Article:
Hyperacute Rejection Case Study

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1.3.1 Hyperacute rejection
Hyperacute rejection occurs immediately after transplantation, typically within minutes to hours. It is due to the presence of preformed antibodies in the recipient’s serum which are either directed against donor HLA antigens (referred to as DSAs) or ABO blood group antigens located on the graft endothelium {Chan:2000ui, Howell:2010fg, Overviewoftranspla:2013ty, ImmunologicAspects:2002tn}. Following anastomosis and blood flow into the graft, the antibodies bind to their respective antigens on the vascular endothelium activating the complement cascade and also the clotting cascade. This leads to the accumulation of granulocytes and platelets in the graft, and ultimately the formation of thrombi. The thrombi block the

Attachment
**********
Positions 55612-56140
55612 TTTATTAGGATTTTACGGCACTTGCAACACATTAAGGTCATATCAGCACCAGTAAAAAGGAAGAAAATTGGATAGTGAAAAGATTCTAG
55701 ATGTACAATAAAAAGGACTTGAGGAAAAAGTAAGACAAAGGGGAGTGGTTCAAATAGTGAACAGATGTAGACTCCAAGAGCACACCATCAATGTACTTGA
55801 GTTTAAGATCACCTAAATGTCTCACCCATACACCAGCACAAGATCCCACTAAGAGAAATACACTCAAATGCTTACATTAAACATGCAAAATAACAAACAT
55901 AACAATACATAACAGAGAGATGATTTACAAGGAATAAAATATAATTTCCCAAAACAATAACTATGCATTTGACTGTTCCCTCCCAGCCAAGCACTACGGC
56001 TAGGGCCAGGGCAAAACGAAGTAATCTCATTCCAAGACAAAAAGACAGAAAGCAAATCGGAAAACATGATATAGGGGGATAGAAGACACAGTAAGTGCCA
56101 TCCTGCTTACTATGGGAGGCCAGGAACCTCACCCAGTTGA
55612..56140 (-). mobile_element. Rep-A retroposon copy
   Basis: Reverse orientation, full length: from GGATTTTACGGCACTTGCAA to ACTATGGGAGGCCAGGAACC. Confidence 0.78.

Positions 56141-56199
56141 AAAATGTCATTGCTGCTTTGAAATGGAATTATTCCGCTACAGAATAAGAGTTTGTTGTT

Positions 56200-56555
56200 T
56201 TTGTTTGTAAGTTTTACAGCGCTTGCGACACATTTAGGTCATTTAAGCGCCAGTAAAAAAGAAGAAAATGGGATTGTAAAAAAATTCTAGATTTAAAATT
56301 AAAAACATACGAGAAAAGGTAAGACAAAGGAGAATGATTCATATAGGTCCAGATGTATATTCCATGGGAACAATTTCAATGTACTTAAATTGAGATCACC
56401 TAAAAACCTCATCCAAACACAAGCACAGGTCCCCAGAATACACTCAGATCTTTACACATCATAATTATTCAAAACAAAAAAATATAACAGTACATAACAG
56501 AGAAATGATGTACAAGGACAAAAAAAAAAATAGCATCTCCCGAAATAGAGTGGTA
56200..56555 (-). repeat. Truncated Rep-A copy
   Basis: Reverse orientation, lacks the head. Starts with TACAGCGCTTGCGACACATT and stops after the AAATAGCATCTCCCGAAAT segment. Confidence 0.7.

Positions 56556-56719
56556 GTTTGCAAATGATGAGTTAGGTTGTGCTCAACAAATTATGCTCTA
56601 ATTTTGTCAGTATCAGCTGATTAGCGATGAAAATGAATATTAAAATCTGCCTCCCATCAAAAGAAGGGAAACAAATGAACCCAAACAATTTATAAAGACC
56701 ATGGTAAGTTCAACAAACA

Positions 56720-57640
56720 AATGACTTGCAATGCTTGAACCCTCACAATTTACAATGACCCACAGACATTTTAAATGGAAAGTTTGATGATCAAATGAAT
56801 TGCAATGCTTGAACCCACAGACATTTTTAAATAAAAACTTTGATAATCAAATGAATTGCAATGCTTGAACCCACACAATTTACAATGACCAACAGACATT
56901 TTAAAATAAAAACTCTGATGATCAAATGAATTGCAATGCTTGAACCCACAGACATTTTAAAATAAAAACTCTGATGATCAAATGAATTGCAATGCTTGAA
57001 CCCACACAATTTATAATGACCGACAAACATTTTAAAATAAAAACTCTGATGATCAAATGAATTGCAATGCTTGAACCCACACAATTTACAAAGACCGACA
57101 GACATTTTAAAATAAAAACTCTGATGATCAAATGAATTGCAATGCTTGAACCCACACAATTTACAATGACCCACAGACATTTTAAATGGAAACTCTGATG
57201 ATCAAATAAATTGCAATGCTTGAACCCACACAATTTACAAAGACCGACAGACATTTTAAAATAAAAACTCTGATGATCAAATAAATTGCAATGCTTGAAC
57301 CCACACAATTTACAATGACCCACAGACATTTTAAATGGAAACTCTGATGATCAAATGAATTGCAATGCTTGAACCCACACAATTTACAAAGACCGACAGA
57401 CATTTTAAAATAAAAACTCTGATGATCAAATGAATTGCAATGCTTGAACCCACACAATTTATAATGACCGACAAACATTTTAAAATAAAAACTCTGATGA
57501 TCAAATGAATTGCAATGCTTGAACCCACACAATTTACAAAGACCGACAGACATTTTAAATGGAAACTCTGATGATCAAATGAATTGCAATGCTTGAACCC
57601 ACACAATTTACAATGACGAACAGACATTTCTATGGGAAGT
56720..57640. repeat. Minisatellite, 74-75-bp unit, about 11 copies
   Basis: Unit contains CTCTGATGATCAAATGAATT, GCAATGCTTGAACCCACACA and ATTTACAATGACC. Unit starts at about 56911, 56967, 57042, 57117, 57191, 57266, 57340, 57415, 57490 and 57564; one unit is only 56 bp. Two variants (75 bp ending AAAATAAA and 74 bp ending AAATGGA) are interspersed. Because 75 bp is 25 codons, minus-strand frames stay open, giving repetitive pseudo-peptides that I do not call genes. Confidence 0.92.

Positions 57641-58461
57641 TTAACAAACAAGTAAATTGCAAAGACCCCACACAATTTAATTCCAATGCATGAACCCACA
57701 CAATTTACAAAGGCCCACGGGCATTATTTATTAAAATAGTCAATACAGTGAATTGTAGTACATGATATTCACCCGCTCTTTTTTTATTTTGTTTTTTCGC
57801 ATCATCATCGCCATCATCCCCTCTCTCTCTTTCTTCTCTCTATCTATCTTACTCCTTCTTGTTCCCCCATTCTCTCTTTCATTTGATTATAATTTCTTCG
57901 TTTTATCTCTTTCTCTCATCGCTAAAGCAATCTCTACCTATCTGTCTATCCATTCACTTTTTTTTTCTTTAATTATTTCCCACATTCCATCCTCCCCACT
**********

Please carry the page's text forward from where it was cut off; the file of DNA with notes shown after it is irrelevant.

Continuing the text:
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It is mediated by a de novo response against non-self HLA molecules expressed on the graft. This response is mediated by a combination of cellular and antibody-mediated mechanisms . Firstly, CD8+ and CD4+ T cells recognise non-concordant HLA class I and class II molecules respectively, initiating a cellular response against the graft {Chan:2000ui, Howell:2010fg, Overviewoftranspla:2013ty, ImmunologicAspects:2002tn}. According to Ali et al., T cell activation in acute rejection is mediated by direct allorecognition i.e. recognition of intact donor HLA molecules either class I or class II on the surface of donor APCs {Ali:2013hc}. However, there is only a finite number of donor APCs present in the graft at the time of transplantation, thus the role of direct allorecognition in graft rejection will diminish over time. In contrast, indirect allorecognition can continue throughout the lifetime of the graft, thus is likely to be more important in driving chronic rejection {Ali:2013hc}. The activation of CD4+ T cells is a necessary step in the development of de novo antibodies targeted against mismatched HLA molecules as they drive B cell activation and differentiation into antibody producing cells. These generated antibodies then contribute to graft failure {Chan:2000ui, Howell:2010fg, Overviewoftranspla:2013ty, ImmunologicAspects:2002tn, Supon:2001tg}. In fact, several reports have demonstrated a strong correlation between the production of de novo DSAs post-transplantation and graft failure {Worthington:2003jq}. Due to its antibody and cellular-mediated aspects, acute rejection can be characterised by cellular infiltration and antibody deposition in the graft {Chan:2000ui, Howell:2010fg, Overviewoftranspla:2013ty,

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